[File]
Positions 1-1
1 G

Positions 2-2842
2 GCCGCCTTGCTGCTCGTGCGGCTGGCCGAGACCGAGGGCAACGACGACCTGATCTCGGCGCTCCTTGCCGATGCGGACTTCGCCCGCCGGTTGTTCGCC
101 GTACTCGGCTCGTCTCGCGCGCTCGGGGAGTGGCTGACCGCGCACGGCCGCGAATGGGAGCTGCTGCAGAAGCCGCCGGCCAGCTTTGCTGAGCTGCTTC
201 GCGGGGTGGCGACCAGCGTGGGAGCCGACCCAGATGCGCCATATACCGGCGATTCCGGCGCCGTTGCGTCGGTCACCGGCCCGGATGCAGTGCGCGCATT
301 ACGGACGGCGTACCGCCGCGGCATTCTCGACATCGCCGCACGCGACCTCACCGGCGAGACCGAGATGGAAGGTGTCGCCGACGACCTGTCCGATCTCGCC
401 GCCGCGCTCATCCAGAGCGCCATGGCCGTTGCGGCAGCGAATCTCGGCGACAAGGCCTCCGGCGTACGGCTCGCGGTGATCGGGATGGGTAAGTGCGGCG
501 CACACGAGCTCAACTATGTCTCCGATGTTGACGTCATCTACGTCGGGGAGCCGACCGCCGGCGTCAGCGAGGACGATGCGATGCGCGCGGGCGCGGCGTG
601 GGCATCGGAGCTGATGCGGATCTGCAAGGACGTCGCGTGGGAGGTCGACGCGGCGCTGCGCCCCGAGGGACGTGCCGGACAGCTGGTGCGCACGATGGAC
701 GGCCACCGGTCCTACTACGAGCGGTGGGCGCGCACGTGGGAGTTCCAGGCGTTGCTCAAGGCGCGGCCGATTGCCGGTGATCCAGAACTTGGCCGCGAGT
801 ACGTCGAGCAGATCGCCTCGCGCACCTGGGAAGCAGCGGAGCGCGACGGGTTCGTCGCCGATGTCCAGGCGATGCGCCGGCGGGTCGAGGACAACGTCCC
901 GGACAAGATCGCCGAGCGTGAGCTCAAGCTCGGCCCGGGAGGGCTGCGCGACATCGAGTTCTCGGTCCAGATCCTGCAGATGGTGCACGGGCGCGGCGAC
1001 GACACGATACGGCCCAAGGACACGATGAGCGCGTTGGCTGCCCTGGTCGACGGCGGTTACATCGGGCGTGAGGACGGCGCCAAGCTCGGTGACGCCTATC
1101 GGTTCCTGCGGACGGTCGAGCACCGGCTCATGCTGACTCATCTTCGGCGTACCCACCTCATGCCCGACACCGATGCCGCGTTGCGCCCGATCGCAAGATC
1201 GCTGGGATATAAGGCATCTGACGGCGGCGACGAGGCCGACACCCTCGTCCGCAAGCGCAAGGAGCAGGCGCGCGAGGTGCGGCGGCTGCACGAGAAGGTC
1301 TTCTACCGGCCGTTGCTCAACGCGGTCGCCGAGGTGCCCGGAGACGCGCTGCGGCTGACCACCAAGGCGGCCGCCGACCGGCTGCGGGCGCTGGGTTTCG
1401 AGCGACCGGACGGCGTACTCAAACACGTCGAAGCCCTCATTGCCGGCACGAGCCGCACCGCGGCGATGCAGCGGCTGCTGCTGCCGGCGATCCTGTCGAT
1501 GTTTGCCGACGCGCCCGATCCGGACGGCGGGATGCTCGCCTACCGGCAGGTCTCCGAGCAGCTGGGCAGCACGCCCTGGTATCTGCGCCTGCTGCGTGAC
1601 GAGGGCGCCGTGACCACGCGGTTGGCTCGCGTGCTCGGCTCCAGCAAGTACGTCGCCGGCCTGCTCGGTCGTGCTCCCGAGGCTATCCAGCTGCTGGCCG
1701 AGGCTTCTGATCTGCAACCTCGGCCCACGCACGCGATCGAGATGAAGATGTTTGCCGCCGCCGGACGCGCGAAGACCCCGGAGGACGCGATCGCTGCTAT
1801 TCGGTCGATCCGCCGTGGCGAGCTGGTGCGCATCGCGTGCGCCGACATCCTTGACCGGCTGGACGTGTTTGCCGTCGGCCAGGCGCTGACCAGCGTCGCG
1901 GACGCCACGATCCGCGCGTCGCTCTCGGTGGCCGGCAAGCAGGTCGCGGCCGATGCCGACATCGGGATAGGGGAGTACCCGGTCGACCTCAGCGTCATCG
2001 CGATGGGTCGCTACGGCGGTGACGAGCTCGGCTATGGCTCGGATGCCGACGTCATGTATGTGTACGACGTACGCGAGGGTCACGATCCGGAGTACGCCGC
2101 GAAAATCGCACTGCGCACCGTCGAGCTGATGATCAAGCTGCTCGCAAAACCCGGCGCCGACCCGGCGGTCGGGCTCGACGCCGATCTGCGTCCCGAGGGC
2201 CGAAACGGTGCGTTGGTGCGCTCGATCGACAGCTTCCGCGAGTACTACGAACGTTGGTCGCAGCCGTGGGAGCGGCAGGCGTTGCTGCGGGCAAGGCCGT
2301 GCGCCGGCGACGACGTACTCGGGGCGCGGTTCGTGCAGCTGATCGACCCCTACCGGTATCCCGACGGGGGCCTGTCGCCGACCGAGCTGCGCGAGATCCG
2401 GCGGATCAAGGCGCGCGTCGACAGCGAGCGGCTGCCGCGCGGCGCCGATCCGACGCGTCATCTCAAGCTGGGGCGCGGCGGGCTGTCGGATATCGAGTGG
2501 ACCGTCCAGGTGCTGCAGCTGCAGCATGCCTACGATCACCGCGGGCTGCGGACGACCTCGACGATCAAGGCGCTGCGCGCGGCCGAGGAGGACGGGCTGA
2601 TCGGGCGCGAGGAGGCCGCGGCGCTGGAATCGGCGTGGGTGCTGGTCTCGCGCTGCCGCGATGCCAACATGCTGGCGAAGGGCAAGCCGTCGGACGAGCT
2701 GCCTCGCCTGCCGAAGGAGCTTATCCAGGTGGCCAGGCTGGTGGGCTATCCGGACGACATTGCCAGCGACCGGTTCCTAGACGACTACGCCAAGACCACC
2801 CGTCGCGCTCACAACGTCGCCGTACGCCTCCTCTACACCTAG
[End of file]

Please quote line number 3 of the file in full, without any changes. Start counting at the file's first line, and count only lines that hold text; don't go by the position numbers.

Positions 2-2842